It is cut-and-dried. No honest agent will charge you up-front. Fees and charges like these are unknown to good agents. They don’t co-exist. No matter how they explain the charges, it all means the same thing.
Here are some other items to watch out for:
- An agent who refuses to offer a list of clients if you ask.
- An agent who is overtly positive or negative. One which makes wild promises can be obvious. However, one which is inappropriately negative might just be preparing you for a horrible agenting record. If they haven’t ever sold a manuscript to a publisher, they might vindicate their failures with excessive negativity.
- Agents who specialize in “new writers.” This is usually a breeding ground for fees and charges of all kinds. Good agents will have few new writers in their list of clients. They will accept even less.
- Agents who solicit you. No legitimate agent with a full schedule of clients will have time to search the Internet for new material. Likewise, they will not be e-mailing writers to look for business.
- Literary agent web sites or documents which contain errors. This should be apparent, however it is a statement of professional behavior. A good agency is like a good publisher, they won’t have spelling or grammar errors on their pages. Paper or electronic. Language is their livelihood and greatest love. They will adhere to English standards and proper usage. Poor quality in this area is a great indicator of the professional manner the agent will have.
Now that we’ve covered much of the dishonesty in the agenting world, what about the good stuff?
What a Good Agent Will Do:
- Be honest and responsive. This is not saying you will hear from them everyday, or every week. They will contact you around once a month and notify you of any new developments with your material. You should receive any rejection letters from publishers they are, “pitching,” your work to. Likewise, you should receive information on the sale of your material as soon as possible.
- Represent you in a professional manner. They should act accordingly with editors at publishing companies. Correspond with the large publishing firms in a timely manner, show professional courtesy towards such companies. Your agent should be someone you trust to behave in such a earnest manner.
- An agent will normally take 15%-20% of your advance/royalties. There might be a clause within the foreign rights of your material where they retain 30% of your money. This is the industry standard. I intend on writing another article explaining publishing contracts and what they mean.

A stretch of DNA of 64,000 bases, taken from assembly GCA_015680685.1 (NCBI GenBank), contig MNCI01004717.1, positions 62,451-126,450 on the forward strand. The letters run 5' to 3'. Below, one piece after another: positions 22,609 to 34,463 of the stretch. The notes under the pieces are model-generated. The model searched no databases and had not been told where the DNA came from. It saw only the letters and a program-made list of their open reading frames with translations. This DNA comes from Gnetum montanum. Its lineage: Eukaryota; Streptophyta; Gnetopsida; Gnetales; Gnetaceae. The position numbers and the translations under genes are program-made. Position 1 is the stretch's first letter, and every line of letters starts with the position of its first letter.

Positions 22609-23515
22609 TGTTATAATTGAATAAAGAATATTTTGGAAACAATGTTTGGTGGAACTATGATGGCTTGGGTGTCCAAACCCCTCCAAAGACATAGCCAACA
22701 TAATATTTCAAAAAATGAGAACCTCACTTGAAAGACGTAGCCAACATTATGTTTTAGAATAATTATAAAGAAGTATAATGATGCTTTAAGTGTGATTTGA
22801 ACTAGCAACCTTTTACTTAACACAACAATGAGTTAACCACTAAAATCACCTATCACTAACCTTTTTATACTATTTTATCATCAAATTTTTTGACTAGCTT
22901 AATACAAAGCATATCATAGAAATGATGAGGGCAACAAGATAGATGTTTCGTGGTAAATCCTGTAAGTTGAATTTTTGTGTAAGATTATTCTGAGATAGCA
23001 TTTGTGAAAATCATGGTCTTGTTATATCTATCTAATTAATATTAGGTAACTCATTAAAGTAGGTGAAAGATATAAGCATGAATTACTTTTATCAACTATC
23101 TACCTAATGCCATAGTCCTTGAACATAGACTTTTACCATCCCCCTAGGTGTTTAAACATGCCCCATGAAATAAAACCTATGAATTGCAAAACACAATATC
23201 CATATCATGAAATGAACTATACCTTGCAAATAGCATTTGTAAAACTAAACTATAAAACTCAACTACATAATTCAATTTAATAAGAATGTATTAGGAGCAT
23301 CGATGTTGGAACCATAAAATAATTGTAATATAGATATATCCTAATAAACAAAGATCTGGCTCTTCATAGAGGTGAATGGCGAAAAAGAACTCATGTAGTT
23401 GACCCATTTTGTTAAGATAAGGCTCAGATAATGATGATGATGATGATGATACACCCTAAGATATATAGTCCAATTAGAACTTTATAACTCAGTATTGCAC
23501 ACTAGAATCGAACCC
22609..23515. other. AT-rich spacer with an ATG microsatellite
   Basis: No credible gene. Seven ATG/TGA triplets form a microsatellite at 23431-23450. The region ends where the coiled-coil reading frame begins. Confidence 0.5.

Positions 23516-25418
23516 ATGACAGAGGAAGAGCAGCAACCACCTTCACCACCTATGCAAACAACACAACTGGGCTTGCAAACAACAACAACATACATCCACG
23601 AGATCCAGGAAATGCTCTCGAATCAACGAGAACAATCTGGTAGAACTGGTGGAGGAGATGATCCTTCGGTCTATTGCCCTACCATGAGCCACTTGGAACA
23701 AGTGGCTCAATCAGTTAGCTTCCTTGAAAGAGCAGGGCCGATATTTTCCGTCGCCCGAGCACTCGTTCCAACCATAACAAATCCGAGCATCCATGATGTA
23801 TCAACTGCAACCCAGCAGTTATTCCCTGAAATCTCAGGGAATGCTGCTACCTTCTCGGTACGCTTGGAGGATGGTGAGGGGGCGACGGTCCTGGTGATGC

Now that you know the way agents are supposed to behave, how should an author or writer?
- Research the industry completely. Learn who editors are, what they do, and what agents are best. Become familiar with professionals and agents who specialize in the genre of your material.
- Their time is their money. Be brief and to-the-point with all your material.
- Remember the best agents will be in New York. This is where the major publishing industries are. Good agents live here because they can attend meetings and have lunches with editors of these companies. An agent from New York can do much more than one from Where-am-i, Idaho, or Gee-its-really-quiet-here, West Virginia. Common sense applies in the area of location. Go with the agency in the same city as the publisher.
- Follow their submission requirements rigidly. Do not attempt to sway them with something else, chances are it will end up in the trash before it is even looked at. You might think your synopsis title will appear best done “your way” in vivid fonts or flashy letters. If it doesn’t meet the requirements of the company, it will be trashed before it is looked at. They will open the package, see that you didn’t follow their instruction, and toss it in the wastebasket. They will not be clamoring for your material, agents usually have hectic schedules full of aspiring clients. You might be asking them to work for you, but they have every opportunity to refuse if you aren’t professionally respectful with them.
- Don’t think, “My idea is so good, they’ll forget their genre.” Agents become familiar with their respective genres, and openly list what material they are seeking. If you submit a horror novel to a romance agent, no matter how good, it will be rejected. The same goes if you try to submit a drama novel to an agent handling the Action genre. Or if you attempt sending poetry to a Horror agent. They will all be rejected or trashed.
Laura Wright is the author of While I’m Dying and is a freelance writer/photographer for The Business Journal.